Edward Aldag

It sounds right, through the end of September.

Kevin Ellich – RBC Capital Markets

Okay. That’s good. And then you also indicated bad debt’s gone down. Did they say, give any explanation as to what’s driving the improvements when we high unemployment and maybe more people losing jobs?

Edward Aldag

Well Kevin if you look at the total analysis of that logic, going through that it assumes that everybody that’s become an uninsured or unemployed person has been a hospital customer, and that’s just generally not the case.

If you take everybody on this call, if we all were to become unemployed and then uninsured, how many of us would that actually affect hospital operations. So when you take the total unemployment number while it’s certainly historically a very large number right now, it’s not a very large percentage in the total effect of the hospital patients.

Kevin Ellich – RBC Capital Markets

Okay, understood, understood. And then I had a question on the exchange that you guys did with community health, I guess what led to that and are there any other properties that you’re looking at doing a similar exchange?

Edward Aldag

Kevin we just went through the reason and the detail behind that with the answer with Tayo, so rather than repeat all of that for everybody else on the call, we’ll be glad to go over with [inaudible].

Kevin Ellich – RBC Capital Markets

Sorry.

Edward Aldag

And no we don’t have any other properties at this point scheduled for anything like that.

Kevin Ellich – RBC Capital Markets

Okay. Thanks guys.

Edward Aldag

Sorry Kevin.

Operator

Your next question comes from the line of Karin Ford with KeyBanc. Please proceed.

Karin Ford – KeyBanc

Hi, good morning.

Edward Aldag

Hi Karin.

Karin Ford – KeyBanc

Who was the buyer of Sharpstown and what’s the planned use for that going forward?

Edward Aldag

Yes, it’s a non-healthcare entity Karin, and I honestly don’t know if we have the ability to disclose it or not, but it’s a non-healthcare entity.

Karin Ford – KeyBanc

Okay. So it won’t be a medical facility going forward.

Edward Aldag

That’s correct.

Karin Ford – KeyBanc

Okay. When you’re looking at your investment options between acquisition and development, what type of risk premium do you think you need today between acquisitions and development?

Edward Aldag

It’s not as simple a question as that, because there are a lot of different parameters that go into the strength of the developer, the experience of the operator/developer, and the capital of that particular developer has. But in a very wide vacuum, it’s probably anywhere from a 150 to 250 basis points.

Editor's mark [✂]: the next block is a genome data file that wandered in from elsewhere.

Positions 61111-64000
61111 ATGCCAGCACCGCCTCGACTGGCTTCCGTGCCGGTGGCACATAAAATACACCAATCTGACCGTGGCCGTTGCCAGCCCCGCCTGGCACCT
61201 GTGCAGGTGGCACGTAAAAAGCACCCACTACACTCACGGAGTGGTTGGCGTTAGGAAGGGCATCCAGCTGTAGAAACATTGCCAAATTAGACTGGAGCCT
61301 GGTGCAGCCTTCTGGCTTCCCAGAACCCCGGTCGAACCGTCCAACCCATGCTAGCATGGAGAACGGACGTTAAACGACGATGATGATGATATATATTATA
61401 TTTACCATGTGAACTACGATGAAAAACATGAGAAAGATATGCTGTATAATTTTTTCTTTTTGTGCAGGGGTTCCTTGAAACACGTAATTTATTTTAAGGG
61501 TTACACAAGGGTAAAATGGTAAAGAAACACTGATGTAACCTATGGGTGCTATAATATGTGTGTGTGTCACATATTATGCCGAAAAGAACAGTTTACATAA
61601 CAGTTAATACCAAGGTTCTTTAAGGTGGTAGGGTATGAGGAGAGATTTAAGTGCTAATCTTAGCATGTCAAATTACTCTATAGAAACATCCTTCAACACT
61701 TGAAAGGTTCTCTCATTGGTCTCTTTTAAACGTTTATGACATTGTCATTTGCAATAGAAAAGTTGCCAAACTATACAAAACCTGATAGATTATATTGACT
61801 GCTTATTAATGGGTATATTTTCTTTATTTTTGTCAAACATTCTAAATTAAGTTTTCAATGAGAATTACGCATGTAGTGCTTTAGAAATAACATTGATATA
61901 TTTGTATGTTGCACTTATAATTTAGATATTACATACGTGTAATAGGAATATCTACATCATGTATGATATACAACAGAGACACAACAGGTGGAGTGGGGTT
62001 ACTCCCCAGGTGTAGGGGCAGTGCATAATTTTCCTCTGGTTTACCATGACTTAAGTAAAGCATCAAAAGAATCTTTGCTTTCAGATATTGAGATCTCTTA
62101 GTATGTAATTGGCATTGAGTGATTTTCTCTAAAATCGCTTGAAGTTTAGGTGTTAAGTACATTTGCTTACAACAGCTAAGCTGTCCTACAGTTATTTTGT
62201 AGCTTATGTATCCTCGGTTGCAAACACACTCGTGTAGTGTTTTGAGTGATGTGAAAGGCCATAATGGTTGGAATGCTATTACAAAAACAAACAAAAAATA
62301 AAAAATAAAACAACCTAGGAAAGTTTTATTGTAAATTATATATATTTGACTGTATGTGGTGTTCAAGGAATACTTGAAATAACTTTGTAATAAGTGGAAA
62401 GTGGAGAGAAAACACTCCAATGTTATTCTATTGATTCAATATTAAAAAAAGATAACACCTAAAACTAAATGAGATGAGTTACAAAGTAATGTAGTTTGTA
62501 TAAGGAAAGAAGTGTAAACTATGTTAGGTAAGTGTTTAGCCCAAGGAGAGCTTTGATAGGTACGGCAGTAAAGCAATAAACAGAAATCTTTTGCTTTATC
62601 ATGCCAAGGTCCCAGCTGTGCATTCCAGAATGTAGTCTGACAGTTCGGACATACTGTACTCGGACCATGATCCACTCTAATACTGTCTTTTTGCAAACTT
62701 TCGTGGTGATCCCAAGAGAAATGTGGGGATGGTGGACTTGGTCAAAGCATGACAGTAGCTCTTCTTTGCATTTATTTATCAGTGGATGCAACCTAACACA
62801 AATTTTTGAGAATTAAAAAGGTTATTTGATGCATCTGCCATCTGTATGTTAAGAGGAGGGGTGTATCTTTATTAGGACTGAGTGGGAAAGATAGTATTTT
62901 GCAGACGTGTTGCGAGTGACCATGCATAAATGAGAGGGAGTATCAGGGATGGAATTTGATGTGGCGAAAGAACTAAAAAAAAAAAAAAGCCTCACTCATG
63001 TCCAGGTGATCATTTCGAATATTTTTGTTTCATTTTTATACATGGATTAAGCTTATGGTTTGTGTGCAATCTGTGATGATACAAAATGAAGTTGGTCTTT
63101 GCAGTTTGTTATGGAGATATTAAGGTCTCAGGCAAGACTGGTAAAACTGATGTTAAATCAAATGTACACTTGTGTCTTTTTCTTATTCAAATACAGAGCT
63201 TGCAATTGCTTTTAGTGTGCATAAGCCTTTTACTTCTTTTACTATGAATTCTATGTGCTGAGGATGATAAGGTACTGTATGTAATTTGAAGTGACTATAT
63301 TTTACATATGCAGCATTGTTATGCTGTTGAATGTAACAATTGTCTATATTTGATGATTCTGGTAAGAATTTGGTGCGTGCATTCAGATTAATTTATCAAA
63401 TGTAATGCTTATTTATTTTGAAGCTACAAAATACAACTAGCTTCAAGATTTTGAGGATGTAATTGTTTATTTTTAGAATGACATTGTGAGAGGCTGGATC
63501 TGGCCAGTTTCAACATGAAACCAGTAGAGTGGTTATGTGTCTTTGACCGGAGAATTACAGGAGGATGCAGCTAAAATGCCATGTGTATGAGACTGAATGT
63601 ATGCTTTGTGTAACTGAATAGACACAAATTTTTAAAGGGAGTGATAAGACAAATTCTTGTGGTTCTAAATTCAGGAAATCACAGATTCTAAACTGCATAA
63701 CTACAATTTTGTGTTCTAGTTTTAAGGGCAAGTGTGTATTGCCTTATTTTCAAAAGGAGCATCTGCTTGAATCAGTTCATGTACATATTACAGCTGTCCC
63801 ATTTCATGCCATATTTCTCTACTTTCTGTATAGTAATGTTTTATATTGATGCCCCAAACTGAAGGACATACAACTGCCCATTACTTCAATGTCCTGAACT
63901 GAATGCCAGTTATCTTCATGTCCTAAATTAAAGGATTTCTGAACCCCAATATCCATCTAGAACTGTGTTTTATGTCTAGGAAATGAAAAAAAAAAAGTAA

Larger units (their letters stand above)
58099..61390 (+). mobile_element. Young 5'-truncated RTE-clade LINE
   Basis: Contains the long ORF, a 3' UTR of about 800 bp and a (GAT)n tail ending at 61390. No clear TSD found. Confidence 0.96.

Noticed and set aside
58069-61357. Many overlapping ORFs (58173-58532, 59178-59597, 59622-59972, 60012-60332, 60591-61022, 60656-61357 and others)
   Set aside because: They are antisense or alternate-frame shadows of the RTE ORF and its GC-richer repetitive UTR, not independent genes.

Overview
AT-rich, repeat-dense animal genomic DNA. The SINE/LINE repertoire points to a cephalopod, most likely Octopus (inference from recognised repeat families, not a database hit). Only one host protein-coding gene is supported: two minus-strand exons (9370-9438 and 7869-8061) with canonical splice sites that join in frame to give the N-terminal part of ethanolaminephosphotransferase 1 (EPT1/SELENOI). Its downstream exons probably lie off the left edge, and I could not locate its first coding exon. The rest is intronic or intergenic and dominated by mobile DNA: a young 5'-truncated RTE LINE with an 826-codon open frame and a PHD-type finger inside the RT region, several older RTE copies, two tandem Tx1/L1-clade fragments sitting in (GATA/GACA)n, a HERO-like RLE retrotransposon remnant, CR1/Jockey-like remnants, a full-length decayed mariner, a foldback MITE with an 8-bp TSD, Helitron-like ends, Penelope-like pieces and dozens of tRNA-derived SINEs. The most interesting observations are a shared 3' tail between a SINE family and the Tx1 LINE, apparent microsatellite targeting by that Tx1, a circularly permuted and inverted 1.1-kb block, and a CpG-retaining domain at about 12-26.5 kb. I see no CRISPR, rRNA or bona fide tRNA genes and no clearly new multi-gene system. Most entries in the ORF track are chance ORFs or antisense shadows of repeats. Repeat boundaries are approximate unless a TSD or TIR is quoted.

Karin Ford – KeyBanc

That’s helpful. Can you just talk about in the acquisition arena what’s been the trend on volumes of product available and other potential buyers?

Edward Aldag

Karin, in our market which is generally is hospitals and generally the acute care and LTACs and rehabilitation hospitals, our pipeline of acquisitions is as strong today or stronger than it has ever been. We are extremely excited about where we are in that particular position and it’s hard to give you much more detail than that other than to say stay tuned.

From the other buyers, we’re still not seeing really any other buyers in the acute care sector. There are a number of the existing rates out there that are interested in the post-acute, and a number of private REITs that are interested in the post-acute.

Karin Ford – KeyBanc

Helpful. Last question just relates to the operating expenses; can you just clarify is now with River Oaks under redevelopment what’s the run rate of operating expenses going forward?

Edward Aldag

Well, we’re uncertain on the River Oaks part of the campus. It’s been about a million or two per year. Some of that will go away as the construction gets going. Most of the rest of it will be capitalized into the construction cost. All of it, virtually all of it will become the responsibility of the tenants as construction is completed and the tenants take occupancy.

Karin Ford – KeyBanc

Got it. So most likely it’ll go down to the zero, because it’ll be – from an expense standpoint, because it’ll be capitalized during redevelopment and then go to the tenants after that.

Edward Aldag

That’s correct.

Karin Ford – KeyBanc

Okay. And just remind me is your operating expenses related to any other asset in that line or does that basically go to zero?

Edward Aldag

There is miscellaneous stuff, but I mean you shouldn’t expect more than really de minimis once the River Oaks has gone away or become capitalized.

Karin Ford – KeyBanc

Got it, thank you very much.

Operator

Your next question is a follow up from the line of Jerry Doctrow. Please proceed.

Jerry Doctrow – Stifel Nicolaus

Thanks. Just on Monroe, I know you’ve talked about in the past negotiating with various potential buyers or new tenants or that sort of thing, any color on that or just any sense of timing as to when we might get some resolution?

Edward Aldag

Jerry, there has been some movement, but nothing that I can disclose right now. Hopefully, in the very near future you’ll see something.

Jerry Doctrow – Stifel Nicolaus

All right, thanks.

Operator

This now concludes the Q&A session. So I will now turn over the call to Mr. Aldag for closing remarks.

Edward Aldag

We again thank all of you for being on today’s call. And as always, if you have any follow-up questions later on in the day, feel free to call Charles, Steve or myself. Thank you very much.

Operator

Thank you for your participation in today’s conference. This concludes the presentation. You may now disconnect. Good day.

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Copyright policy: All transcripts on this site are the copyright of Seeking Alpha. However, we view them as an important resource for bloggers and journalists, and are excited to contribute to the democratization of financial information on the Internet. (Until now investors have had to pay thousands of dollars in subscription fees for transcripts.) So our reproduction policy is as follows: You may quote up to 400 words of any transcript on the condition that you attribute the transcript to Seeking Alpha and either link to the original transcript or to www.SeekingAlpha.com. All other use is prohibited.